by Pat Rediger
Shortly after the pandemic arrived in Canada, news began to spread about the number of distillers that were retooling their operations to produce hand sanitizer. Saskatchewan companies such as LB Distillers, Smooth 42 Craft Distilling, and Great Gido’s Homebrew were all changing their production lines to produce hand sanitizer to meet growing demand. And this was being played out by other companies across the country and beyond.
A key ingredient in hand sanitizers is pharmaceutical grade alcohol and there are only two facilities in Canada that produce this product. One of them is located near Unity, Saskatchewan, at nwPURE™, a subsidiary of the North West Terminal (NWT).
“It’s kind of a remarkable story because we’re essentially selling alcohol from coast-to-coast, and we’re producing it from locally produced wheat,” said NWT CEO Jason Skinner. “Who would have thought that Saskatchewan would be supplying a big part of the alcohol that is going into hand sanitizer across Canada in the battle against COVID-19?”
NWT was incorporated as a shareholder-owned inland terminal in 1993 and began operations in 1996. It created North West Bio-Energy Ltd. in 2005 to produce fuel alcohol but over time it added different grades of alcohol to its product mix including industrial alcohol that is used in a variety of products including windshield wiper fluid and fortified wines. Each year this facility can produce up to 25 million litres of alcohol and 25,000 metric litres of dried distillers grains with solubles (DDGS), a high quality animal feed. NWT rebranded North West Bio-Energy Ltd. into nwPURE™ this year to better reflect its range of products.
Since nwPURE™ already had existing relationships in the distilling sector, it made sense that many of these companies would contact nwPURE™ to create the alcohol required for hand sanitizers when they retooled their operations. It wasn’t long before companies that hadn’t previously worked with nwPURE™ began sourcing them to provide this key ingredient.
“We’ve become considerably busier from the requests for alcohol from all the companies that are producing hand sanitizer,” explained Skinner. “We’ve been going flat out to meet the demand from companies that have switched over to making hand sanitizer. Even in Saskatchewan there have been many companies that have made the switch.”
Skinner said that it was a relatively seamless transition for the company to make the alcohol for hand sanitizer as there wasn’t any new equipment or processes to incorporate. nwPURE™ produces a pharmaceutical grade called USP that is required in a formula published by the World Health Organization (WHO) as well as a formula that was approved by Health Canada.
Currently, about 90 per cent of the company’s alcohol production is being used for hand sanitizer, which is about 2 million litres per month. Previous to COVID-19, Skinner estimated that only about 1% of the company’s sales were used in hand sanitizer products.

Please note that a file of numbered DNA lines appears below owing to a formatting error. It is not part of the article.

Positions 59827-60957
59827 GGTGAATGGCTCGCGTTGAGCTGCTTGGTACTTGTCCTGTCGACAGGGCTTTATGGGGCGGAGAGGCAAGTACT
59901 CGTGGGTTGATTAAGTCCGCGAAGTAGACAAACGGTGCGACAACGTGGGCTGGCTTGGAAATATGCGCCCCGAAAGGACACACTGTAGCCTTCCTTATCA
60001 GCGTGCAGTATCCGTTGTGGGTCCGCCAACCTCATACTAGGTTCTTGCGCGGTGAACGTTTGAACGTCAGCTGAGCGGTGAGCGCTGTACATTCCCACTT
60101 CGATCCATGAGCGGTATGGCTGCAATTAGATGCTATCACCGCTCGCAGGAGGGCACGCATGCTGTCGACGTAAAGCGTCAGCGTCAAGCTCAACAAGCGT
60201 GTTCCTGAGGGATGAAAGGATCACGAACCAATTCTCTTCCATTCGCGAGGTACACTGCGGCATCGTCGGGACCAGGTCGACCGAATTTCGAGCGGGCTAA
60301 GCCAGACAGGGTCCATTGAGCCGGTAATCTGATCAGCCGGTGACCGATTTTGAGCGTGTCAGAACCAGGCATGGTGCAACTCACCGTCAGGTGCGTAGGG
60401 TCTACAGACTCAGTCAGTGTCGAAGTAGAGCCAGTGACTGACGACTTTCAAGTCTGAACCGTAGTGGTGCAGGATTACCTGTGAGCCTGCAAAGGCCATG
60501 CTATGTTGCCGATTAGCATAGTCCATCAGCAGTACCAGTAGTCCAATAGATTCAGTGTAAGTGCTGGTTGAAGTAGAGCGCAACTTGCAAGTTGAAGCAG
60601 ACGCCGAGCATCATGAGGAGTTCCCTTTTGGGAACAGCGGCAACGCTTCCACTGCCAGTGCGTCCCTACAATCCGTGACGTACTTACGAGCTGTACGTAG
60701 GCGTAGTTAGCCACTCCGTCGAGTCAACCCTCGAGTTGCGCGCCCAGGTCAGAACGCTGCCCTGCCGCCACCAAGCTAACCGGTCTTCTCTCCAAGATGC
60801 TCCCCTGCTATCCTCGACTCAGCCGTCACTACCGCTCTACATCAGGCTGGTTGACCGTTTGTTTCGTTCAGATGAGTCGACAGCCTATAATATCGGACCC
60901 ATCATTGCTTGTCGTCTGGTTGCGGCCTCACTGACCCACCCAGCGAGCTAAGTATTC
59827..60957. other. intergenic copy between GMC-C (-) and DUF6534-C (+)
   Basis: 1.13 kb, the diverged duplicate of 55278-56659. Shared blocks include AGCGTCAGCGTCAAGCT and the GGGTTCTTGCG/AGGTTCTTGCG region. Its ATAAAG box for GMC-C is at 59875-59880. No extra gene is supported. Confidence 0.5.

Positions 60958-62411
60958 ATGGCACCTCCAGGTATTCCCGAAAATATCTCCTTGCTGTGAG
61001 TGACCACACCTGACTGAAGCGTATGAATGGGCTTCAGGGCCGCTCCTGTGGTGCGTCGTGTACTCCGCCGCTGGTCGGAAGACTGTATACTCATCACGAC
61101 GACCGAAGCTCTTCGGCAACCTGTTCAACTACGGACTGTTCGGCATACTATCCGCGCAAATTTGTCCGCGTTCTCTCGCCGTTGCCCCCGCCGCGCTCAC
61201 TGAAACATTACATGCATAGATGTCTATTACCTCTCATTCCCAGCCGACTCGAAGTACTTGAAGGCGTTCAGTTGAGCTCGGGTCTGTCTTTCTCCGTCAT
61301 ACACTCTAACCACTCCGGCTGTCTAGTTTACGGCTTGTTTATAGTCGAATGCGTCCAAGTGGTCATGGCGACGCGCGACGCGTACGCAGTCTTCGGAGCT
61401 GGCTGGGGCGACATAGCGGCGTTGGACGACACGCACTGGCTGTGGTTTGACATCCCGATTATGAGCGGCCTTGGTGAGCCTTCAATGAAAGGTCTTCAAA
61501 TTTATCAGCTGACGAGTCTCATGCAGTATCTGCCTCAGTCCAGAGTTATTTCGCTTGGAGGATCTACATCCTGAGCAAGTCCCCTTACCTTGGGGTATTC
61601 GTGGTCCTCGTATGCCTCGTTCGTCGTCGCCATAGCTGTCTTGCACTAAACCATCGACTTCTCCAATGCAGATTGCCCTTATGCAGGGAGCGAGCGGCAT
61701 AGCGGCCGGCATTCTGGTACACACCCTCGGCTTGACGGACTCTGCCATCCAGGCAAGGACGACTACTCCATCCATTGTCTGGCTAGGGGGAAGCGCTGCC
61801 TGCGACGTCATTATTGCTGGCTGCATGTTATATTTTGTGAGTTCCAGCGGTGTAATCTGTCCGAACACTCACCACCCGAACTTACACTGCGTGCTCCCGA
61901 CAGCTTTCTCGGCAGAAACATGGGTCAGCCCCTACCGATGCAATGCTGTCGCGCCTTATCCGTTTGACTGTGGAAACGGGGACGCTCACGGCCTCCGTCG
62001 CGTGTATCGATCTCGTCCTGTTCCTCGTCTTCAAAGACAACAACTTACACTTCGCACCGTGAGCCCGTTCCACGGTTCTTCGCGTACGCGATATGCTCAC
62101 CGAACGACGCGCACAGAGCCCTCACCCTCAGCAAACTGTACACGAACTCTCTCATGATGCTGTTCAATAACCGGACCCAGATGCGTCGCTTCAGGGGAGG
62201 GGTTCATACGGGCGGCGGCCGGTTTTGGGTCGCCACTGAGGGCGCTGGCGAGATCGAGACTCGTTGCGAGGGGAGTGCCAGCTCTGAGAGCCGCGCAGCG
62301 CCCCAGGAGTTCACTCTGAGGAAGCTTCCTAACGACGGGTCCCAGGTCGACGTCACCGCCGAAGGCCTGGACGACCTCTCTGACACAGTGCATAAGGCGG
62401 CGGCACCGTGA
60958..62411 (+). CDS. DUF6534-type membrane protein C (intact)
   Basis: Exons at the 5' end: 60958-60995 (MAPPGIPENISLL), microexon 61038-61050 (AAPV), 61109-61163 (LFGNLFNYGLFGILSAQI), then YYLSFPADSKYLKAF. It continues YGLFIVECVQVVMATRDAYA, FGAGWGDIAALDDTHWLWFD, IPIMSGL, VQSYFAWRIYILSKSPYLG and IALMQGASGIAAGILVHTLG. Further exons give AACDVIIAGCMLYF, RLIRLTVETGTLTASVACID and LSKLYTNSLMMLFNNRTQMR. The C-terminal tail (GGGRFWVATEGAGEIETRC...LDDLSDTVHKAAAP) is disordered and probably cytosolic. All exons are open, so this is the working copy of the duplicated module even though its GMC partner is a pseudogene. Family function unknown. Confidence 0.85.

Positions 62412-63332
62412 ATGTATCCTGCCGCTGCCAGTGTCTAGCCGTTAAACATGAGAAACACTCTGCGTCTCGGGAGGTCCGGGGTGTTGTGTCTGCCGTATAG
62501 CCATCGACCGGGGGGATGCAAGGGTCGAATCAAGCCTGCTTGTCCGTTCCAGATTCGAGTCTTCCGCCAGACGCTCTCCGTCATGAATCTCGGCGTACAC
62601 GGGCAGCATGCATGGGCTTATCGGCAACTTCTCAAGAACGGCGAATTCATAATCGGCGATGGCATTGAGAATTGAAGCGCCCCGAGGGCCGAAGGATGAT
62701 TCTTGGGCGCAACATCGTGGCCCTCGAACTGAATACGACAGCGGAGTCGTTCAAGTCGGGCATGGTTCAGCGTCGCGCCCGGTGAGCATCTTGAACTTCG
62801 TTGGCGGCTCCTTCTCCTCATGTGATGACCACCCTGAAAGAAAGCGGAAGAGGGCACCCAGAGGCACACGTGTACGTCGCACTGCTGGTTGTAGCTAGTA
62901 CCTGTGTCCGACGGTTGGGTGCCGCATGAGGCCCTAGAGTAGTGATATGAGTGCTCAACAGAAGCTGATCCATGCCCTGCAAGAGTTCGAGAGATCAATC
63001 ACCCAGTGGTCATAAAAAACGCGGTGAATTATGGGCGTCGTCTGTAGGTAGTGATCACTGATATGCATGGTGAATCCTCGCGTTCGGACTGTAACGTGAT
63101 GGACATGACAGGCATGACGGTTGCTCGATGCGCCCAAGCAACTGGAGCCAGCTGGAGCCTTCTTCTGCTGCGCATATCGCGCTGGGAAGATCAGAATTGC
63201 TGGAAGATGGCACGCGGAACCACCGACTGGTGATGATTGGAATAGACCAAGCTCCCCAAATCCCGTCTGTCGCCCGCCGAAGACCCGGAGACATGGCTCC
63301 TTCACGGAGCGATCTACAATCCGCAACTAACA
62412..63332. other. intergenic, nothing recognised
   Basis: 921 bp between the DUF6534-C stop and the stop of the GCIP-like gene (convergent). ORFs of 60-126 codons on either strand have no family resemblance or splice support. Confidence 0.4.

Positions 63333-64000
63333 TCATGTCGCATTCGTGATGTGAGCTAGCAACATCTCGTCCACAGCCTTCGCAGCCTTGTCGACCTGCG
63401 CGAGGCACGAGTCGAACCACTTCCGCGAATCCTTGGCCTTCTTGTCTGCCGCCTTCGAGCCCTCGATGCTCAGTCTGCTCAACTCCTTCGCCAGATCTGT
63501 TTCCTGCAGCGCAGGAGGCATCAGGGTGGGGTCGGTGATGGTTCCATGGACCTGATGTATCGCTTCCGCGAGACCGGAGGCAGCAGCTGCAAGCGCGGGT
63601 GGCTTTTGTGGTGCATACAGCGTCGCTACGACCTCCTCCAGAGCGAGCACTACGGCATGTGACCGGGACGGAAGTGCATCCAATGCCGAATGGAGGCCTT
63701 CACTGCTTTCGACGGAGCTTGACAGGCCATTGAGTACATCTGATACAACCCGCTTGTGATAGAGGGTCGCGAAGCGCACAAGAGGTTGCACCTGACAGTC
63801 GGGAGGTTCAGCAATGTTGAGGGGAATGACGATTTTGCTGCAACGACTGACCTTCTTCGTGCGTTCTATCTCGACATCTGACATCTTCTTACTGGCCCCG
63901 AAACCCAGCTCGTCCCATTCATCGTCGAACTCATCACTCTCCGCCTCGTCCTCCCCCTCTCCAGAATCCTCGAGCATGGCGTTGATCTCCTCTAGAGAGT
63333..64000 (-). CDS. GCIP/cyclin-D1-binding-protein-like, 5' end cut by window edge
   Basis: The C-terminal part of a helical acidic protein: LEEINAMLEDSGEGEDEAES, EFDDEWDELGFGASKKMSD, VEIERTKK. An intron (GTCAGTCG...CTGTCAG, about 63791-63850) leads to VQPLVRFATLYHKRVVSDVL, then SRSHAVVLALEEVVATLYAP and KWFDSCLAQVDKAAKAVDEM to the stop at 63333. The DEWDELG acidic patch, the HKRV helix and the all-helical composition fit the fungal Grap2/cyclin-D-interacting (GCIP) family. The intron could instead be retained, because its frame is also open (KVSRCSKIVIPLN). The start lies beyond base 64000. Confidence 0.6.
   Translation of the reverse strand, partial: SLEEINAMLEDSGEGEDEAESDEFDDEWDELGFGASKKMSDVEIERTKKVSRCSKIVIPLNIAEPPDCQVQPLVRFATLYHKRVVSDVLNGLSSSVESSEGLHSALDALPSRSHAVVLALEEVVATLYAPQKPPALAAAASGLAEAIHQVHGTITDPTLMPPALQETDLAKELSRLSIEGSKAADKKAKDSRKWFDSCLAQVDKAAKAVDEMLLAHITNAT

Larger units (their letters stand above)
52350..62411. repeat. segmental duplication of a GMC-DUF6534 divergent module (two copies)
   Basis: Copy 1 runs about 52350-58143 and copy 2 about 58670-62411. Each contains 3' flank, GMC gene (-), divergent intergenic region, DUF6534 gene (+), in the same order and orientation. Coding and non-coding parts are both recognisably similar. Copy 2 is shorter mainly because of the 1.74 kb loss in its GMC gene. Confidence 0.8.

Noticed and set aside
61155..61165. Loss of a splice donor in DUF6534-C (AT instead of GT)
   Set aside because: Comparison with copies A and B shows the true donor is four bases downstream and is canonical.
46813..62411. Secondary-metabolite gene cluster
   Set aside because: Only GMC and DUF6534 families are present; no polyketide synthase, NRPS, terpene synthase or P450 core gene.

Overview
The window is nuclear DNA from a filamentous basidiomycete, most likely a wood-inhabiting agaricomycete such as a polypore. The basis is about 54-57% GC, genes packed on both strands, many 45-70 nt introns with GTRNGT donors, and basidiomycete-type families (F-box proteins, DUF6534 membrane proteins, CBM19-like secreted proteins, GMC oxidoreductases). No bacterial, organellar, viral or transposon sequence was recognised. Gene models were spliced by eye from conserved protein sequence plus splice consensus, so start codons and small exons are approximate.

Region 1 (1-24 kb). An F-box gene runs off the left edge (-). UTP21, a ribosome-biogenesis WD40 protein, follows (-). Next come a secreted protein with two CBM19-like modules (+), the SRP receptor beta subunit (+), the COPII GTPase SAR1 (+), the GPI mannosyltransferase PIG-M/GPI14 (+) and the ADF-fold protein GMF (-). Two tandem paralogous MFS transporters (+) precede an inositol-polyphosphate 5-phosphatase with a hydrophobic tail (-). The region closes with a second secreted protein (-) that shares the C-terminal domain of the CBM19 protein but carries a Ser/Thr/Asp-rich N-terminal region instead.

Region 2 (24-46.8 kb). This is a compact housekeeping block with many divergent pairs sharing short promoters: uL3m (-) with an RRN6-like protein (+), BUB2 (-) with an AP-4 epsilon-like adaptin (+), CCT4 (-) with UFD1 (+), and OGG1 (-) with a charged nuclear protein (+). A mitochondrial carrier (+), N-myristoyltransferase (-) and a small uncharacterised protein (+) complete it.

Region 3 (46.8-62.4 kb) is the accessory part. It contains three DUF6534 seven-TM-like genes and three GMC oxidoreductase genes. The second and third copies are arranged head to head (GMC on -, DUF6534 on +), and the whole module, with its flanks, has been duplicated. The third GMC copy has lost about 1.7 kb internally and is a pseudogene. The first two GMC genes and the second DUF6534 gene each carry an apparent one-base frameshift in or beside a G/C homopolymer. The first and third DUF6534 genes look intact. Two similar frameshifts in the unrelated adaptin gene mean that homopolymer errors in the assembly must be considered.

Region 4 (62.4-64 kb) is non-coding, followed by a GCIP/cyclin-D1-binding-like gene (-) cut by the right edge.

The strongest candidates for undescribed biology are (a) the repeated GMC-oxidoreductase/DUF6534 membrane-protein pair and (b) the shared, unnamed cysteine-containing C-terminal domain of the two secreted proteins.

Most of the alcohol they have been selling has been through bulk sales that are shipped by rail tanker truck or in drums. The companies then use this alcohol as a key ingredient in producing their own hand sanitizer that you would find at the retail level. Although there is demand around the world for this type of product – and the company ships to areas such as the United States, Africa and Oceania – there is so much demand from Canadian companies that much of alcohol is staying in the country.
A small portion of the production is going to traditional American customers that have also pivoted to create hand sanitizer products. nwPURE™ also provided some volumes to the Saskatchewan government for use with Canadian embassies in the States.
“Our plant has been operating 24/7 so it’s been a blur here,” said Skinner. “Despite the pandemic, we have been able to keep our staff going. Obviously we’ve implemented measures early on to ensure the health and safety of our staff, with the biggest being physical distancing between staff, but everything has been good so far.”
Although many companies have been forced to reduce staff or decrease hours during the pandemic, Skinner said the company has actually hired a few extra people to meet the demand from nwPURE™. This is in addition to steady demand for grain from NWT.
“Our grain business has remained steady because at the end of the day people still need to eat,” said Skinner. “People were hoarding at the beginning of the pandemic and we had challenges with access to rail lines last winter so it has increased demand for grain. We were having to catch up even before COVID-19 arrived. Obviously people need food so the grain business can’t stop.”
When the pandemic ends, Skinner expects that there will be a reduction in demand for alcohol for hand sanitizer, but that doesn’t necessarily mean that things will slow down for the company. He said the company has made many new business relationships and he expects these relationships will continue as these companies source various alcohol products in the future.
“We can produce many different grades of alcohol from potable alcohol to pharmaceutical grade,” said Skinner. “We have a wide range of alcohols that we can produce, but we haven’t really promoted ourselves to the public because we are a wholesaler. We sell the ingredients that other people market. That said, we do have a website and people have managed to find us during this COVID crisis.”